Study Guide


Much has been made of the “nose” theme in Gogol’s work “The Nose.” American writer Vladimir Nabokov, in his interpretation, rejects the Freudian view that, in Gogol’s topsy-turvy world, the nose represents a misplaced phallus, and that his literary fixation on noses, sneezes, snuff, stinks, scents, and the like evidences his own uncertain sense of sexual identity. Instead, Nabokov attributes Gogol’s “olfactivism” to a general nasal consciousness in the Russian culture that was made more acute in Gogol’s work because of the peaked prominence of his own nose. Whatever the origin, Gogol’s tale is “verily a hymn to that organ.”

St. Petersburg barber Ivan Yakovlevich awakes to find a nose baked into his breakfast bread. He recognizes the nose as that of his recent customer, Major Platon Kovalyov, a collegiate assessor in the municipal government. Harangued by his wife, he seeks to dispose of the nose by wrapping it in a cloth and throwing it into the water below the Isaac Bridge. He is observed in this act, however, by a policeman. Kovalyov awakens, looks in the mirror, and notices that his nose is missing. He is most upset about this, so he covers his face with a handkerchief and walks out onto Nevsky Prospect to seek aid. His sense of embarrassment prevents him from approaching anyone, however, and his discomfiture is greatly increased when, in front of a confectionary shop, he encounters his nose exiting a carriage. Since his nose is wearing the uniform of an official of higher rank than his, Kovalyov importunes the nose very politely to return to his face. The nose, however, is indignant and denies that there can be any close ties between them, before haughtily walking away.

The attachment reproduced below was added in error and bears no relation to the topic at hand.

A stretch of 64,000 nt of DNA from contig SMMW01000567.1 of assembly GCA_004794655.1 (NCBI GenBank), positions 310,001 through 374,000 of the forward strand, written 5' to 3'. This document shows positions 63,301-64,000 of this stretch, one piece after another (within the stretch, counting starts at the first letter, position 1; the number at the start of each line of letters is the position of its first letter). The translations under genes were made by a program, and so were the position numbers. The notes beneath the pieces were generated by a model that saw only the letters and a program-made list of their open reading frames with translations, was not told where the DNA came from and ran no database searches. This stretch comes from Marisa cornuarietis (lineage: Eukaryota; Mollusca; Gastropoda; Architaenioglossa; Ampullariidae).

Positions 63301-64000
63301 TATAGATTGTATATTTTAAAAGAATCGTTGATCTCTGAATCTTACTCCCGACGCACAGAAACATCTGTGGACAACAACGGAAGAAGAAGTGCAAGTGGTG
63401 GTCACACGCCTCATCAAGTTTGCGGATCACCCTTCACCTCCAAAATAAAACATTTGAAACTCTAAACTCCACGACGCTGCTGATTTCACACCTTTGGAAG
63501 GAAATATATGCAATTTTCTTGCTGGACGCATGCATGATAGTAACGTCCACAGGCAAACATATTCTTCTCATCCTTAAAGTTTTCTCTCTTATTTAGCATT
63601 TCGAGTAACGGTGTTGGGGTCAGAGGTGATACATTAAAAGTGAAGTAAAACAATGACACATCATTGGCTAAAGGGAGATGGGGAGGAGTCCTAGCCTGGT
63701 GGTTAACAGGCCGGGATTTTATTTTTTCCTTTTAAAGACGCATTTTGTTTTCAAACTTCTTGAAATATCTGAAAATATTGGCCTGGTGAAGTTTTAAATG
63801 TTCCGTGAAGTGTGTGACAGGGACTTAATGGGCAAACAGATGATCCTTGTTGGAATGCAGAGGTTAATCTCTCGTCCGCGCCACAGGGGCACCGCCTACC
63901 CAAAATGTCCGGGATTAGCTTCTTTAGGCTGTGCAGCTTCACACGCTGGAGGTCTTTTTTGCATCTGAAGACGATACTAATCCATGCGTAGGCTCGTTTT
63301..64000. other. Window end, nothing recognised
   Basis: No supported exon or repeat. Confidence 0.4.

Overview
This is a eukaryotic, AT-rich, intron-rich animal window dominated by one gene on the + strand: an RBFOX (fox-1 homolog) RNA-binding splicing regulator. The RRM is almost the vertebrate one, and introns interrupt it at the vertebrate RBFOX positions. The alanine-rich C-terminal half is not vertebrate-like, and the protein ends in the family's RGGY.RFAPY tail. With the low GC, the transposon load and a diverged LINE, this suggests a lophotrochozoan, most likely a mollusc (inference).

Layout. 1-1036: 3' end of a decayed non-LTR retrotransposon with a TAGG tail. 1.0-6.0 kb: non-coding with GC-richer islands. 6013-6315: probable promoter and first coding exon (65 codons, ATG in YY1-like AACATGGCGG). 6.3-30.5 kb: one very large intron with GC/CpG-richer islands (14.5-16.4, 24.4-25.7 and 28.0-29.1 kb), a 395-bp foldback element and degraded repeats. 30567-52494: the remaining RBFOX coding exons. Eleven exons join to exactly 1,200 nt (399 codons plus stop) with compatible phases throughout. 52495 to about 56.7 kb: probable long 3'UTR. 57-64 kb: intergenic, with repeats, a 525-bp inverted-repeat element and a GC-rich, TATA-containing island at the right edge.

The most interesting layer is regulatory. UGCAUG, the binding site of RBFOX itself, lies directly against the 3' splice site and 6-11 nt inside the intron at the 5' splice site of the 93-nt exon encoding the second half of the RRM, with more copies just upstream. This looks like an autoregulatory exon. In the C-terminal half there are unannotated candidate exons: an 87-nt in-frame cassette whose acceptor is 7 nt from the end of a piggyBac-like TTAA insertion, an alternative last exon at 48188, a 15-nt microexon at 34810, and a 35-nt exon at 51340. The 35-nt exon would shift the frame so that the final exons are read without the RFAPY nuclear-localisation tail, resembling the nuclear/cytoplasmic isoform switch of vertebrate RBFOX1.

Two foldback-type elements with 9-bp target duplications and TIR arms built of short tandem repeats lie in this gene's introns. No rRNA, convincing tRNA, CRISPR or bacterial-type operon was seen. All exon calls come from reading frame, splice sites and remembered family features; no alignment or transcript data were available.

Kovalyov goes to seek the aid of the chief of police, but the chief of police is not at home. Kovalyov realizes that he must act on his own to effect the return of his nose. He contemplates advertising in the newspaper for its return but rejects the idea. At this point, the policeman who had observed Yakovlevich throwing the nose off the Isaac Bridge comes to Kovalyov’s house to inform him that the nose “had been arrested just as it was getting into a carriage for Riga.” The nose is now returned to Kovalyov in its cloth wrapping. Kovalyov is very grateful, but he does not know how to stick the nose back onto his face. A physician whom he consults on the matter is of no help at all.

Thinking things over, Kovalyov...

(The entire page is 638 words.)

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